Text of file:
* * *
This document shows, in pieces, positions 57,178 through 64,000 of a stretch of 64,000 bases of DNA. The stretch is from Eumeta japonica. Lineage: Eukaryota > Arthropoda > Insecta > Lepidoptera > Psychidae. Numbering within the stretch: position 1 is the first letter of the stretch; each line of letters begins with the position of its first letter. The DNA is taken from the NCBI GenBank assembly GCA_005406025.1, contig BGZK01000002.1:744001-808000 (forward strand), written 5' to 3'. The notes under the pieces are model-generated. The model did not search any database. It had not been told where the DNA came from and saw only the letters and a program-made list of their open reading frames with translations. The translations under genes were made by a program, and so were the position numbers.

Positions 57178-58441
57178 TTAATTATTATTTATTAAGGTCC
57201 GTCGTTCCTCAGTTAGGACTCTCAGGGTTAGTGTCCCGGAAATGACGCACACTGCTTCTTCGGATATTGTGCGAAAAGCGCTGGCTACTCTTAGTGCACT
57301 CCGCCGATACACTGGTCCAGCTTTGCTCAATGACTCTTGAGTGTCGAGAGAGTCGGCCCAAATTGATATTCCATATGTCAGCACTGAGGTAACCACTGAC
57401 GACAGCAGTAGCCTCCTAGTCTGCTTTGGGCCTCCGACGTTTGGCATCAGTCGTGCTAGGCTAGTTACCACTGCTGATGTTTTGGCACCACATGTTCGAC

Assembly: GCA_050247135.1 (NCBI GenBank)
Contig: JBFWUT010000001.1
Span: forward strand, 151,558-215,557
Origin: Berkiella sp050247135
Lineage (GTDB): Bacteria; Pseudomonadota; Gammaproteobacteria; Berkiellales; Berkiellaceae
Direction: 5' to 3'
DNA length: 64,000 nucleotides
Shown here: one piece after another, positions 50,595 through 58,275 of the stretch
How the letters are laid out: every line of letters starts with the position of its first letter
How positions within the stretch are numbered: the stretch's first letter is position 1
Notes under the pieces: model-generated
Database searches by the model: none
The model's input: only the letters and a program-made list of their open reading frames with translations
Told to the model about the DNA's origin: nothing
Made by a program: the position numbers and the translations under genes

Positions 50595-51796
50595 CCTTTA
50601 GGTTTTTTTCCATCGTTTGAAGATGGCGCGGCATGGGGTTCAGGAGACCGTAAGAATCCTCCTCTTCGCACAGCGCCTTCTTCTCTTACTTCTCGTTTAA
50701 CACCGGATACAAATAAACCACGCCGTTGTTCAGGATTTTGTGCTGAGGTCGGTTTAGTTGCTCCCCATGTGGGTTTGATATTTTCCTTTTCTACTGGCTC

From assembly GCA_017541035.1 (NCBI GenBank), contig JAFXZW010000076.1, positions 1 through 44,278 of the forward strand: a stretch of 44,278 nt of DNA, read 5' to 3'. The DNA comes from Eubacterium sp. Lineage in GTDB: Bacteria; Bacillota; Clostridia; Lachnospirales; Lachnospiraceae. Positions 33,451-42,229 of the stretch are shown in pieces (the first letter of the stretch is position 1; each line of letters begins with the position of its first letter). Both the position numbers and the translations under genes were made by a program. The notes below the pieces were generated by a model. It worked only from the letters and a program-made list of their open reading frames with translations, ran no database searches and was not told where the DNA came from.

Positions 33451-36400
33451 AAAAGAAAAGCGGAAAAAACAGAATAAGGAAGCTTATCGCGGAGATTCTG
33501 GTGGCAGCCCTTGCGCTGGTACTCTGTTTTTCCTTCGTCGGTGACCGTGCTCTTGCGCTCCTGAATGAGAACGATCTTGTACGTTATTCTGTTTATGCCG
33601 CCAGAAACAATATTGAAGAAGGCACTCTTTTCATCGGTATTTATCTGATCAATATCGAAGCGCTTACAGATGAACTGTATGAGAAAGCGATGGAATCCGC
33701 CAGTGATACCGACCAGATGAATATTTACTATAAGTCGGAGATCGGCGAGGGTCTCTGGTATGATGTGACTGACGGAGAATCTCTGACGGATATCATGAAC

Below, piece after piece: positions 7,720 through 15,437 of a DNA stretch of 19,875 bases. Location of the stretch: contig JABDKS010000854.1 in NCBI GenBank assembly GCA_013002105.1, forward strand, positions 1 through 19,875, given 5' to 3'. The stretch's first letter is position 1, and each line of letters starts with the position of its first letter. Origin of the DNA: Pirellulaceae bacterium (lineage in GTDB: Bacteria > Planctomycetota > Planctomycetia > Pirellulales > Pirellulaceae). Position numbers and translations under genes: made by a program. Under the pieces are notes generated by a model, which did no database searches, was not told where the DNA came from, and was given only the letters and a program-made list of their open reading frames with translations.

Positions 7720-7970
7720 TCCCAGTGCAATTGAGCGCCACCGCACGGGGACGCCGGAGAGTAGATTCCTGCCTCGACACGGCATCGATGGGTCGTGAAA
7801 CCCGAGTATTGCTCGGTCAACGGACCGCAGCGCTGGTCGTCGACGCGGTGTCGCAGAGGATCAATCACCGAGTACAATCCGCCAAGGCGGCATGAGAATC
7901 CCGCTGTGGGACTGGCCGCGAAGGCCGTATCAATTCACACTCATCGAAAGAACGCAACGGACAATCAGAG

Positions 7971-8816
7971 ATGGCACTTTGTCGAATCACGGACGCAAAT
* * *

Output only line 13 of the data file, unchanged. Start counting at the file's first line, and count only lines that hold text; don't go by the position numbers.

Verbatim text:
DNA length: 64,000 nucleotides